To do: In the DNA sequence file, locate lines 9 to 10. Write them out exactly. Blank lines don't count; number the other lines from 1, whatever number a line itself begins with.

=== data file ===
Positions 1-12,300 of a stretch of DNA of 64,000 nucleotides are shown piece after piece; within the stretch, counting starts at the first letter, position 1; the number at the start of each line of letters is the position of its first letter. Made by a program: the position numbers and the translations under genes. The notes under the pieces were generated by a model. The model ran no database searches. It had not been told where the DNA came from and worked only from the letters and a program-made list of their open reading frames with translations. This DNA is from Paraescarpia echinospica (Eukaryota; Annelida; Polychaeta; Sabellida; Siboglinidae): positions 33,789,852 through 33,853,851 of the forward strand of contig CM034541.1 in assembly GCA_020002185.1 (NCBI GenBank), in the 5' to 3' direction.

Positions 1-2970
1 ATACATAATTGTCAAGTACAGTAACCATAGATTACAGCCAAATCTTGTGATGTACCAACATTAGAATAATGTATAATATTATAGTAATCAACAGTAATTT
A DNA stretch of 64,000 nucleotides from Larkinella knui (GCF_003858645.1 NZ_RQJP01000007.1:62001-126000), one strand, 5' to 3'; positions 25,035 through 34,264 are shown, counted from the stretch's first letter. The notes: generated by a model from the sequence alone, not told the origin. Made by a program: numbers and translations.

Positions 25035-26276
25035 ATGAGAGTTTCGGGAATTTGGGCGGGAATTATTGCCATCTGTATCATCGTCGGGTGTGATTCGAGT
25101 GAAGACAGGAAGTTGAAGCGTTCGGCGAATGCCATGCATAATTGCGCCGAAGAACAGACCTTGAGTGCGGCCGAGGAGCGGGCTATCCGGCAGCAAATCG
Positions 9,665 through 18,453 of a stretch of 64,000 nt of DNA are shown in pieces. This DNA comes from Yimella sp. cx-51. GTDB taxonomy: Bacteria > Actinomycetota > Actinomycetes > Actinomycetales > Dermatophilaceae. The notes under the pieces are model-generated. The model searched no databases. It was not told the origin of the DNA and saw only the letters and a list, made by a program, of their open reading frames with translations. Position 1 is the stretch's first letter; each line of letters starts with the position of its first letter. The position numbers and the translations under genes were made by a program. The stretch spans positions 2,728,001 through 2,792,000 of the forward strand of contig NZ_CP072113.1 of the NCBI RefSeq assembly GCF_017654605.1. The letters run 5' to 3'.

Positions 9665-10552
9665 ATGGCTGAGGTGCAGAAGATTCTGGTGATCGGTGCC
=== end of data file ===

Positions 9665-10552
9665 ATGGCTGAGGTGCAGAAGATTCTGGTGATCGGTGCC